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New issues in Indian macro policy

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  • Ajay Shah

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Abstract

For many decades, macro-policy in India was conducted in an environment with five key elements: � Agricultural shocks rather than a conventional business cycle; A closed economy; deeply distortionary tax policy coupled with a fiscal crisis; financial markets that lacked speculative price discovery, and a monetary policy which was shaped by deficit financing. The paper argues that India has changed beyond recognition on all these five elements and that these changes have far-reaching consequences for the conduct of macroeconomic policy. India is now a more conventional market economy, and there is a much bigger role for the great themes of macroeconomics - as it is practised elsewhere in the world - in shaping Indian macro policy. [NIPFP-WP]

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Bibliographic Info

Paper provided by eSocialSciences in its series Working Papers with number id:1478.

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Date of creation: May 2008
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Handle: RePEc:ess:wpaper:id:1478

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Related research

Keywords: macroeconomics; business cycle; agricultural shocks; tax policy; macroeconomics; public finance; Indian Economy;

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References

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  1. A. Prasad & Adarsh Kishore, 2007. "Indian Subnational Finances," IMF Working Papers 07/205, International Monetary Fund.
  2. Edward Nelson, 2004. "The U.K.’s rocky road to stability," Monetary Trends, Federal Reserve Bank of St. Louis, Federal Reserve Bank of St. Louis, issue Oct.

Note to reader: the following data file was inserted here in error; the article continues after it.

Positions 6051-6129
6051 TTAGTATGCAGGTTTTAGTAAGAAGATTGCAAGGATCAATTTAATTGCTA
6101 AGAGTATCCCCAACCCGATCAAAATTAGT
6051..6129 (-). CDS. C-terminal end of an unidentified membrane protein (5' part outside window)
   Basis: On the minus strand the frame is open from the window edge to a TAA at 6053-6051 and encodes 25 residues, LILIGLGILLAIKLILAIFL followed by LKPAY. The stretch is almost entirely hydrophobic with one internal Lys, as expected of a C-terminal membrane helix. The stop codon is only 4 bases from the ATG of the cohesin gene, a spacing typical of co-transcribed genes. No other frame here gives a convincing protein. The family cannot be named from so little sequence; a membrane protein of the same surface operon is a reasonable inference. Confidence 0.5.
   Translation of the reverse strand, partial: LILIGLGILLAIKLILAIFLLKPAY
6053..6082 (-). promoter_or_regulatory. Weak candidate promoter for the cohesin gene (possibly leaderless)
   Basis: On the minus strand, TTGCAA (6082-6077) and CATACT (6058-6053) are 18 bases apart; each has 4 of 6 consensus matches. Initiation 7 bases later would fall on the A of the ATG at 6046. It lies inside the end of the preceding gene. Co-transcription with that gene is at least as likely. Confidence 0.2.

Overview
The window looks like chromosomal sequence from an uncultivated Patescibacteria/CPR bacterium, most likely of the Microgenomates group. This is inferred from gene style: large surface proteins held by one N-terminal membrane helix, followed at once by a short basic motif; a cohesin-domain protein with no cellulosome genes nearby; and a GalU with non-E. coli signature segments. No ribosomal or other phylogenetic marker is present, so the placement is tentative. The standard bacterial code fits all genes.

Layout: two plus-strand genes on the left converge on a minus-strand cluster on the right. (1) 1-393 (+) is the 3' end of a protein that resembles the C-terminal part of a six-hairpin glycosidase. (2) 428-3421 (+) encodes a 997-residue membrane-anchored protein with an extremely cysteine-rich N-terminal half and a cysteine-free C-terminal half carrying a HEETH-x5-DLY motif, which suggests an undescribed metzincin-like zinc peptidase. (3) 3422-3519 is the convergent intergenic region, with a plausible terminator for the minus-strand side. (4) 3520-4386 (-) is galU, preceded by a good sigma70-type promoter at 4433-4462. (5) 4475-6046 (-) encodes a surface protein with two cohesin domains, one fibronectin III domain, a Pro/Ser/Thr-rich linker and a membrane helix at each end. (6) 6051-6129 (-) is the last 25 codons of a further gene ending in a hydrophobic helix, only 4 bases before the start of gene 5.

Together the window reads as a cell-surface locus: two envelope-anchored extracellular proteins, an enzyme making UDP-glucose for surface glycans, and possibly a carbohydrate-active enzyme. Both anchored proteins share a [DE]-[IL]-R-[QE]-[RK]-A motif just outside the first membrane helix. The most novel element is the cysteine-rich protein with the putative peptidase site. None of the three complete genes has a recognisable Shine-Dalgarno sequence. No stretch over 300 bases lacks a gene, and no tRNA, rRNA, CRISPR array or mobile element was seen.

3. Vijay Joshi, 2003. "India and the Impossible Trinity," The World Economy, Wiley Blackwell, vol. 26(4), pages 555-583, 04.
  4. Ajay Shah, 2005. "A sustainable and scalable approach in Indian pension reform," Working Papers id:237, eSocialSciences.
  5. Glinskaya, Elena & Lokshin, Michael, 2005. "Wage differentials between the public and private sector in India," Policy Research Working Paper Series 3574, The World Bank.
  6. Norbert Janssen & Charles Nolan & Ryland Thomas, 2004. "Money, Debt and Prices in the UK 1705-1996," CDMA Working Paper Series, Centre for Dynamic Macroeconomic Analysis 200407, Centre for Dynamic Macroeconomic Analysis.
  7. M. S. Mohanty & Marc Klau, 2004. "Monetary policy rules in emerging market economies: issues and evidence," BIS Working Papers 149, Bank for International Settlements.
  8. Rao, M. Govinda, 2005. "Tax system reform in India: Achievements and challenges ahead," Journal of Asian Economics, Elsevier, Elsevier, vol. 16(6), pages 993-1011, December.
  9. Rajaraman, Indira, 2004. "Fiscal restructuring in the context of trade reform," Working Papers, National Institute of Public Finance and Policy 04/7, National Institute of Public Finance and Policy.
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Citations

Blog mentions

As found by EconAcademics.org, the blog aggregator for Economics research:
  1. Structural transformation and stylised business cycle facts
    by Ajay Shah in Ajay Shah's blog on 2013-05-18 06:13:00
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Cited by:
  1. Hutchison, Michael M. & Sengupta, Rajeswari & Singh, Nirvikar, 2013. "Dove or Hawk? Characterizing monetary policy regime switches in India," Emerging Markets Review, Elsevier, Elsevier, vol. 16(C), pages 183-202.
  2. repec:pra:mprapa:39771 is not listed on IDEAS
  3. Paunic, Alida, 2009. "I did it my way," MPRA Paper 17547, University Library of Munich, Germany.
  4. Aizenman, Joshua & Sengupta, Rajeswari, 2012. "The Financial Trilemma in China and a Comparative Analysis with India," Santa Cruz Department of Economics, Working Paper Series qt2xn3238g, Department of Economics, UC Santa Cruz.
  5. Eswar S. Prasad, 2008. "Some New Perspectives on India's Approach to Capital Account Liberalization," India Policy Forum, Global Economy and Development Program, The Brookings Institution, Global Economy and Development Program, The Brookings Institution, vol. 5(1), pages 125-178.
  6. Ajay Shah & Ila Patnaik, 2008. "Managing Capital Flows: The Case of India," Working Papers id:1570, eSocialSciences.
  7. Eswar S. Prasad, 2009. "India’s Approach to Capital Account Liberalization," Working Papers id:2043, eSocialSciences.

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